Dick’s Sporting Goods Force to Consider Contracting its Operations After Anti-2A Stance

Elder Patriot – In today’s highly charged political environment businesses whose corporate directors choose to advance a political agenda often pay a price.  That’s been the case with Dick’s Sporting Goods since late February of this year when it was announced the company would be ending sales of commonly owned semiautomatic rifles and “high capacity” magazines. Dick’s also raised the purchase age for long guns to 21 years.

On April 17, 2018, Breitbart News reported that Dick’s was destroying unsold commonly owned semi automatic rifles rather than sending them back to their respective manufacturers. Dick’s also said it would destroy its unsold “high capacity” magazines.

Then the company actively began lobbying Congress, essentially putting a thumb in the eye of a large percentage of their customers:

On May 2, 2018, the Federalist reported that Dick’s was paying lobbyists to pressure Congress to support more gun control.

It came as no surprise when on August 29, 2018, Breitbart News reported that Dick’s quarterly sales dropped.  The chain readily admitted that its corporately mandated gun control policy had contributed to the slump in sales.

Two days later, Dick’s addressed falling sales by adding hunting gear to the list of items it would remove from certain stores.  Huh?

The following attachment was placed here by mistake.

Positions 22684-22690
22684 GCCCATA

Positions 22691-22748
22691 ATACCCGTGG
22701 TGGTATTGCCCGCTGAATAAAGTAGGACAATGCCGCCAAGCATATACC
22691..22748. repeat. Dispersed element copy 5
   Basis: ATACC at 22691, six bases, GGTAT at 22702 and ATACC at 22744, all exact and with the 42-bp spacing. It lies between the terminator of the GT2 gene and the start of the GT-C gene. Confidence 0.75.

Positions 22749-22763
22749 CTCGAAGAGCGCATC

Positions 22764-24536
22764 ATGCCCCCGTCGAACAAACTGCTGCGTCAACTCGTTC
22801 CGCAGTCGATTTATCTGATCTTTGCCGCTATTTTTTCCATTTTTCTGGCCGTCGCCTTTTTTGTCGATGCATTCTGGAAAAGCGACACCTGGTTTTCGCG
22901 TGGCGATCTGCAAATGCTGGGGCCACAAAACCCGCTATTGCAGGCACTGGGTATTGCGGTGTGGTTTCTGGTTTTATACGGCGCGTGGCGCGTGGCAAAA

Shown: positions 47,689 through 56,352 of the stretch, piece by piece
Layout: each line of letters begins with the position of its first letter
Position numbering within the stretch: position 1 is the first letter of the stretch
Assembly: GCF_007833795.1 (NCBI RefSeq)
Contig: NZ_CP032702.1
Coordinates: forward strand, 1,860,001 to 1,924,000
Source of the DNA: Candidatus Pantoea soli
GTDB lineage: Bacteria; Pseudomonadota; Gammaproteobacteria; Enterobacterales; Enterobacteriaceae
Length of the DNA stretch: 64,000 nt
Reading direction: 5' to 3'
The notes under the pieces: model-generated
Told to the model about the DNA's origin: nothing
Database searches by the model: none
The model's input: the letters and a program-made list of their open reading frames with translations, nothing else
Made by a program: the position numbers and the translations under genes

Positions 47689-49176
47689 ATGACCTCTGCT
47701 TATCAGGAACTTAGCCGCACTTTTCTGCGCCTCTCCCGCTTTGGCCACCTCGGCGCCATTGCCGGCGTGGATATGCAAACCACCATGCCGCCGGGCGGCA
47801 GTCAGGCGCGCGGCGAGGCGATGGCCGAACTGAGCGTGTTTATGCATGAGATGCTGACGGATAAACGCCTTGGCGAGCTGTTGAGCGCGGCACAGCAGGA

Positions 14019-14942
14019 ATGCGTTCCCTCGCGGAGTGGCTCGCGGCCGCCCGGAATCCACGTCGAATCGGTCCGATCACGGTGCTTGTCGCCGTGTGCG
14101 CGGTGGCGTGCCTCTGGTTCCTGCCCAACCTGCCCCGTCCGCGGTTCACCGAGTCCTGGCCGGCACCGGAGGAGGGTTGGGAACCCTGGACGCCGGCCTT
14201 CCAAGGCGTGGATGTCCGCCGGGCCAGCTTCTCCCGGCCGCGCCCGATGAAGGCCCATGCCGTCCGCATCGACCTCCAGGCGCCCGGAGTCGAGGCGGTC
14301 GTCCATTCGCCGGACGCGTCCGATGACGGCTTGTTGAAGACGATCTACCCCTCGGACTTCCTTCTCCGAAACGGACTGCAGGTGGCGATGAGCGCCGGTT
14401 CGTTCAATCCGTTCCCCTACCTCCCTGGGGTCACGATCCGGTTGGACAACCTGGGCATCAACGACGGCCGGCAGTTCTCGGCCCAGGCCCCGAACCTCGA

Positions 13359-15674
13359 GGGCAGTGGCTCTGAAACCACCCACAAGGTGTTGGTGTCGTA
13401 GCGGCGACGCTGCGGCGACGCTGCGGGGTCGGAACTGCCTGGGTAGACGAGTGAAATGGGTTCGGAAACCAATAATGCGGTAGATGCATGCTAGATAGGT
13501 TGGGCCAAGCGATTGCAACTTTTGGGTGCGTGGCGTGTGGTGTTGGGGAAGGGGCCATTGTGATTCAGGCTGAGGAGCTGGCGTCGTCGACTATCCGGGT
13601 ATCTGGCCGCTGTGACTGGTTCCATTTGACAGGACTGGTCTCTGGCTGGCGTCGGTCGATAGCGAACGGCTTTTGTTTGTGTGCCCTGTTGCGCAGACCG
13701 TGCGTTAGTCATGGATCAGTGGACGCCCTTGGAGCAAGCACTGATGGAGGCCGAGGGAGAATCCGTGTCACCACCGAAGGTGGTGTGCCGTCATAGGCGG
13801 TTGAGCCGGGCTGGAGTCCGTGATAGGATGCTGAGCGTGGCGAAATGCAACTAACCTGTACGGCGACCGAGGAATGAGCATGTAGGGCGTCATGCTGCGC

That left a huge void in high-profit sales volume that wasn’t going to be closed by an increase in the sale of sweat socks, sneakers, and gym shorts.

Now another quarter has passed and Dick’s reported another drop in revenue.  According to the Washington Examiner:

Revenue dipped 4.5 percent to $1.86 billion amid challenges in the company’s hunting business during the quarter through Nov. 3. Sales at stores open at least 12 months – a key metric for the retail industry – fell 6.1 percent compared to the prior year.

Despite lower sales, Chief Executive Officer Edward Stack has been successful at boosting Dick’s stock price through attention to costs coupled with higher margins.  The combined strategies helped the Pittsburgh-based sporting goods chain boost profits 2.5 percent to $37 million.

To address lagging sales, Stack is also increasing Dick’s investments in new bricks-and-mortar stores as well as bolstering the firm’s e-commerce business where sales climbed 16 percent.  Plans call for the opening of six stores in the upcoming quarter.

Stack admitted both firearms customers and the firearms industry have rebutted the retailer because of their gun-control advocacy.

Then Stack said he is considering closing down their entire Field & Stream chain of 35 stores across 18 states.

“My sense is that we can either take a look at closing that store, that concept or reconceptualizing it into a more of an outdoor type concept, and we’re taking a look at all of these things and by the end of—the peak of the hunting season is coming up in—and basically, the end of the third and the beginning of the fourth quarter and as we move into the end of the fourth quarter, we’ll make a decision as to what we’re going to do,” Stack said.

Regardless of Stack’s success at squeezing every penny of profits out of slumping sales, the lifeblood of any business is sales growth, and Dick’s decision to sever its relationship with 100 million gun owners is costing the company dearly on this important indicator of corporate health.